I’m generally an outrageously happy person. I find great pleasure in so many ordinary things, like food, beer, wine, coffee, sightseeing, nature, architecture, the arts, activities, and adventures. I love the world; the countryside, the mountains, the coast, the plains, cities, large and small. I love people; my family, my friends, complete strangers that I find myself in conversation with, usually at a bar or a restaurant. I am in love with life and with the world. I can’t get enough!
Lately, though, I’ve been letting little things get me down. Nothing major, just little things; other peoples’ moods, slow drivers, especially tourists, on perfectly paved, winding, country roads, technology, like texts that don’t arrive timely, old, slow-computing computers, and autocorrect. Like I said, nothing major, just the nitnoid little stuff that occurs every day. And, by the way, Microsoft doesn’t like the word “nitnoid”, but I Googled it, and it’s real enough, according to Wiktionary and UD (urban dictionary). So, there, Microsoft, you and your squiggly little red line being all judgey judgey (more red squiggly lines).
But notice, please, I’m taking responsibility for my bummer attitude. I clearly said, “I’ve been letting little things get me down”. I let them. I am in control and I’ve been allowing things to get to me. My experience, my mood, my world, my attitude, are all for me to determine. How I react to what I experience, to who I encounter, is 100%, up to me.
So often I hear people say, “This makes me happy” or “that makes me unhappy”. Why do they give anyone or anything the permission to influence their feelings, their mood, their experience, their world? It baffles me and I want to help! I want everyone to be happy! All the time! I like happy people; I try to surround myself with (only) happy people. Know that the first step to being happy is that you can be, simply by choosing to be. We are in complete control over how we react to things that bother us, upset us, even hurt us. We are never able to control others, nor are they, truthfully, ever able to control us. You can’t make me unhappy. Nor can you make me happy. My happiness is my responsibility, it is my job.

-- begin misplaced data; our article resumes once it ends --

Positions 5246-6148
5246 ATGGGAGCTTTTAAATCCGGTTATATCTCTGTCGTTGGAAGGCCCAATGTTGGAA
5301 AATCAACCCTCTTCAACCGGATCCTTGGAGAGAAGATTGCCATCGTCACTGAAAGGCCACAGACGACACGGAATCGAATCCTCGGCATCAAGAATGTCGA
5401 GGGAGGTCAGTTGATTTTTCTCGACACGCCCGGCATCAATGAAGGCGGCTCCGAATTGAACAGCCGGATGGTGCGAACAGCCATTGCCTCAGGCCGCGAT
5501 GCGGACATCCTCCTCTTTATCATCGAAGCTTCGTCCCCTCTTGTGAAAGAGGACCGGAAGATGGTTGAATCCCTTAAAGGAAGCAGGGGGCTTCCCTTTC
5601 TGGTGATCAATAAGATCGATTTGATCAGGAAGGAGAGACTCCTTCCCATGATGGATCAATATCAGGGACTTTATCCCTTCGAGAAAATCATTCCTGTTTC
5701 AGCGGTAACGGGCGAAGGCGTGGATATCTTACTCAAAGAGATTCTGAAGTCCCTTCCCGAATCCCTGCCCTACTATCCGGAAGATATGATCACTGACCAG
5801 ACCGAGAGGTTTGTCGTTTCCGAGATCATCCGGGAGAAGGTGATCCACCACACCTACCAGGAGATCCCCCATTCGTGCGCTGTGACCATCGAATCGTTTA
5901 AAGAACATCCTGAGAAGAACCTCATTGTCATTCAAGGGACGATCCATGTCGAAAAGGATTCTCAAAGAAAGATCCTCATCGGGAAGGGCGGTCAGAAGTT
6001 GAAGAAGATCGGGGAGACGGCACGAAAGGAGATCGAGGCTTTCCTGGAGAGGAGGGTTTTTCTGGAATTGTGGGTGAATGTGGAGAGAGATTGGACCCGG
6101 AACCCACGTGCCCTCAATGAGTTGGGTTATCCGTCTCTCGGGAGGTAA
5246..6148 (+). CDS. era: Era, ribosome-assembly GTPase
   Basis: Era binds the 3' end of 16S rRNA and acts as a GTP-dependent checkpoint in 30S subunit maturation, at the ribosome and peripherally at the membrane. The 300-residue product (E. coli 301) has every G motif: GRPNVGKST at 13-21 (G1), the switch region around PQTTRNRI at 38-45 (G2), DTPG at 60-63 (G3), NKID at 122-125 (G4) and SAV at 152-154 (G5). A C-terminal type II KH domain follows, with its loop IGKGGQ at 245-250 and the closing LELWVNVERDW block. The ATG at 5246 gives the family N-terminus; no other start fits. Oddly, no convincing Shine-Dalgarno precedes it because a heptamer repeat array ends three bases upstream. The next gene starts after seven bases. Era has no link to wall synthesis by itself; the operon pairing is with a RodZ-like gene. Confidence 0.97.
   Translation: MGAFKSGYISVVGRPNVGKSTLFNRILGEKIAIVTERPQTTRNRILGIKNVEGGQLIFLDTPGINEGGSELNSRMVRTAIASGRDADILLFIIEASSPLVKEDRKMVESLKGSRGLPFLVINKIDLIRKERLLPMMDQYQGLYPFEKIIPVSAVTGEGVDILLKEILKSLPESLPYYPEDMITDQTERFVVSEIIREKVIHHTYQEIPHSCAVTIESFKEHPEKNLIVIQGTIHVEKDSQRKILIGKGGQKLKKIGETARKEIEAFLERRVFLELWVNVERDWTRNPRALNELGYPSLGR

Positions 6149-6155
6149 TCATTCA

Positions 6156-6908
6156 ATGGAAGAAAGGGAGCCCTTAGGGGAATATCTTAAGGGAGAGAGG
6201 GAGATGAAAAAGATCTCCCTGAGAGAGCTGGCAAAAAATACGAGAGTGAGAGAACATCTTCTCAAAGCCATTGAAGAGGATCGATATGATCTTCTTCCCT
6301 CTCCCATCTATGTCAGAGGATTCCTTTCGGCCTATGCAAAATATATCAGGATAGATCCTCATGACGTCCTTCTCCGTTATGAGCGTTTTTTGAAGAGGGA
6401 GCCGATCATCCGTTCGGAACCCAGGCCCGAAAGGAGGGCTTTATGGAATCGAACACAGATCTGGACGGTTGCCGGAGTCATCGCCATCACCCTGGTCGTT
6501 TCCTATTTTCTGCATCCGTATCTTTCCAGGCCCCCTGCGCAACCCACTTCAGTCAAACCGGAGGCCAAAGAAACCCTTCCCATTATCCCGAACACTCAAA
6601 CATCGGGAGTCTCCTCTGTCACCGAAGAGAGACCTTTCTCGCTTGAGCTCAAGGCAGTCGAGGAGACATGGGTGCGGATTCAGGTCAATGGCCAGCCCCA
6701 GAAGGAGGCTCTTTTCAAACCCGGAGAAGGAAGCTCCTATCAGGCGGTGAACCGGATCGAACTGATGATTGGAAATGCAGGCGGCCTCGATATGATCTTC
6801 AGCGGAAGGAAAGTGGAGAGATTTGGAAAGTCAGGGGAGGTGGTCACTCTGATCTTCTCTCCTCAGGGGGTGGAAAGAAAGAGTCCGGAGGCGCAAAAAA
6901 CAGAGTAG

Does this explain why terrible things happen to some people and they take it in stride, plow through, conquer the situation, grow from the experience, and smile the whole while? Does this also explain why other folks seem to live charmed lives and are miserable all of the time? I think so. And I want to help! I want everyone to be happy! All the time!
I have a story, bear with me, there is a point:
Somewhere in this world, I have a half-sister. I was raised the only child of a couple who came together later in life, each after a previous divorce. My father had a daughter from his first marriage, and shortly after her birth, he went to England to serve in World War II. Upon his return, his wife and daughter were with another man and a divorce resulted. That other man raised the young girl as his own and my dad was completely unknown
I first found out about this sister person when I was, perhaps, nine or ten years old, which, as an only child, was all I ever wanted; a sibling. I’d ask for a brother or sister for my birthday every year. I’d sit on Santa’s lap and ask for a brother or sister every Christmas. As my parents were older when they met and married, I was, well, what can I say, a blessing. Another healthy baby would have been, as the doctor said, “pressing luck”.
I remember finding a picture of a little girl with blond ringlets, it was in a dusty, old, shoebox, in the garage, in a cupboard, over my dad’s workbench. I’m not sure what I was doing rummaging around in his cupboards, over the workbench, in the garage; it was clearly not my territory. I’m not sure if I asked about picture once I discovered it, or if I got busted, standing on my dad’s workbench, rummaging through dusty old shoeboxes in his cupboards. But, somehow, I came to know her name. Joy.